Progressive Revolution In Politics & Political Science

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Overview

We cannot understand our current political situation and the scholarship used to comprehend our politics without taking full account of the Progressive revolution of a century ago. This fundamental shift in studying the political world relegated the theory and practice of the Founders to an antiquated historical phase. By contrast, our contributors see beyond the horizon of Progressivism to take account of the Founders' moral and political premises. By doing so they make clear the broader context of current political science disputes, a fitting subject as American professional political science enters its second century. The contributors to the volume specify the changes in the new world that Progressivism brought into being. Part I emphasizes the contrast between various Progressives and their doctrines, and the American Founding on political institutions including the presidency, political parties, and the courts; statesmen include Frederick Douglass, Theodore Roosevelt, Woodrow Wilson, and John Marshall. Part II emphasizes the radical nature of Progressivism in a variety of areas critical to the American constitutional government and self-understanding of the American mind. Subjects covered include social science, property rights, Darwinism, free speech, and political science as a liberal art. The essays provide intellectual guidance to political scientists and indicate to political practitioners the peculiar perspectives embedded in current political science. Published in cooperation with The Claremont Institute.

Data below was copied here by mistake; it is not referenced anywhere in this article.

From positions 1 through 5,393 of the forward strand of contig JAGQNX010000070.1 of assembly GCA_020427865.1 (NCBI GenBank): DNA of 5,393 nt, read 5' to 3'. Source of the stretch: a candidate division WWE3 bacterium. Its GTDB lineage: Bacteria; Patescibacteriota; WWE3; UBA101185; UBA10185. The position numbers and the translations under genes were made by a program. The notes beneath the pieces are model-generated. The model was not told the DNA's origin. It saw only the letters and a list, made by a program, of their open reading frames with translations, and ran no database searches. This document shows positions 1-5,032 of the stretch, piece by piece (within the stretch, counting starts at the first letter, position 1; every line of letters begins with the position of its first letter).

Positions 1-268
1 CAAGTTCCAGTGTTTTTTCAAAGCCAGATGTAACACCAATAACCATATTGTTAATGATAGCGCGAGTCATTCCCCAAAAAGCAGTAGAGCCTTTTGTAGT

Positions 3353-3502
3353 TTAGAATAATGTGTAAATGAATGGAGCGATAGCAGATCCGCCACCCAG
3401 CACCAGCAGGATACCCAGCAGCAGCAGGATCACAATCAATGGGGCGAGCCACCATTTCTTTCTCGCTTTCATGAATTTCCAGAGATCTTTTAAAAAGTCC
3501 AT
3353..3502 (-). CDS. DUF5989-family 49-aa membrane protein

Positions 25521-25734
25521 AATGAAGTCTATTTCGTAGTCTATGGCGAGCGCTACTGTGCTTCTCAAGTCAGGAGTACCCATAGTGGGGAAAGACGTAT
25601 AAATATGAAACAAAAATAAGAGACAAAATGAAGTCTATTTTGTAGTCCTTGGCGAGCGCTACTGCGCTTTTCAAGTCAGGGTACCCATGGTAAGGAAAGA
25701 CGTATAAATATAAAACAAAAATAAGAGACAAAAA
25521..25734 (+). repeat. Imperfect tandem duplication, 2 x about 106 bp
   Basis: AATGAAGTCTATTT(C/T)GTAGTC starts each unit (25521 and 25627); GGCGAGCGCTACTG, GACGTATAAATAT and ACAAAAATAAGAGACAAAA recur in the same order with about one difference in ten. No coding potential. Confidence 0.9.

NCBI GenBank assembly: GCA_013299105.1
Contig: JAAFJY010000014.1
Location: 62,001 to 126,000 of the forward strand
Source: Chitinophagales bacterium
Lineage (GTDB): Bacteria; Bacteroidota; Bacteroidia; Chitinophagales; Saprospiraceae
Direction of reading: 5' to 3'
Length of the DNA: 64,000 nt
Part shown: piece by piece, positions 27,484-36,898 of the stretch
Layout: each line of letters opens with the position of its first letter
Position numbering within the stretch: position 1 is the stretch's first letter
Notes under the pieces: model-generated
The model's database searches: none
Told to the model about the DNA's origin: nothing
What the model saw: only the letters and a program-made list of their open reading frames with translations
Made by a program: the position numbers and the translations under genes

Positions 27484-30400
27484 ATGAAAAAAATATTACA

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Editorial Reviews

CHOICE
Recommended
Peter W. Schramm
If you want to know why the Constitution became a 'living' document, why the size and scope of government can’t be limited, and how we got here, you must get it.
Claremont Review Of Books
Edited by Claremont Institute senior fellows John Marini and Ken Masugi, The Progressive Revolution in Politics and Political Science brings together eleven essays to explain the conflict between classic natural right and historicism that has been at the core of the Western philosophic tradition, and which plays itself out in an American context as the conflict between our country's founding principles and the modern administrative state. John Marini, who perhaps more than anyone has plumbed the depths of Progressive thought and found its source in Hegelian historicism, provides a breathtakingly accurate account of the Progressive transformation of the American Mind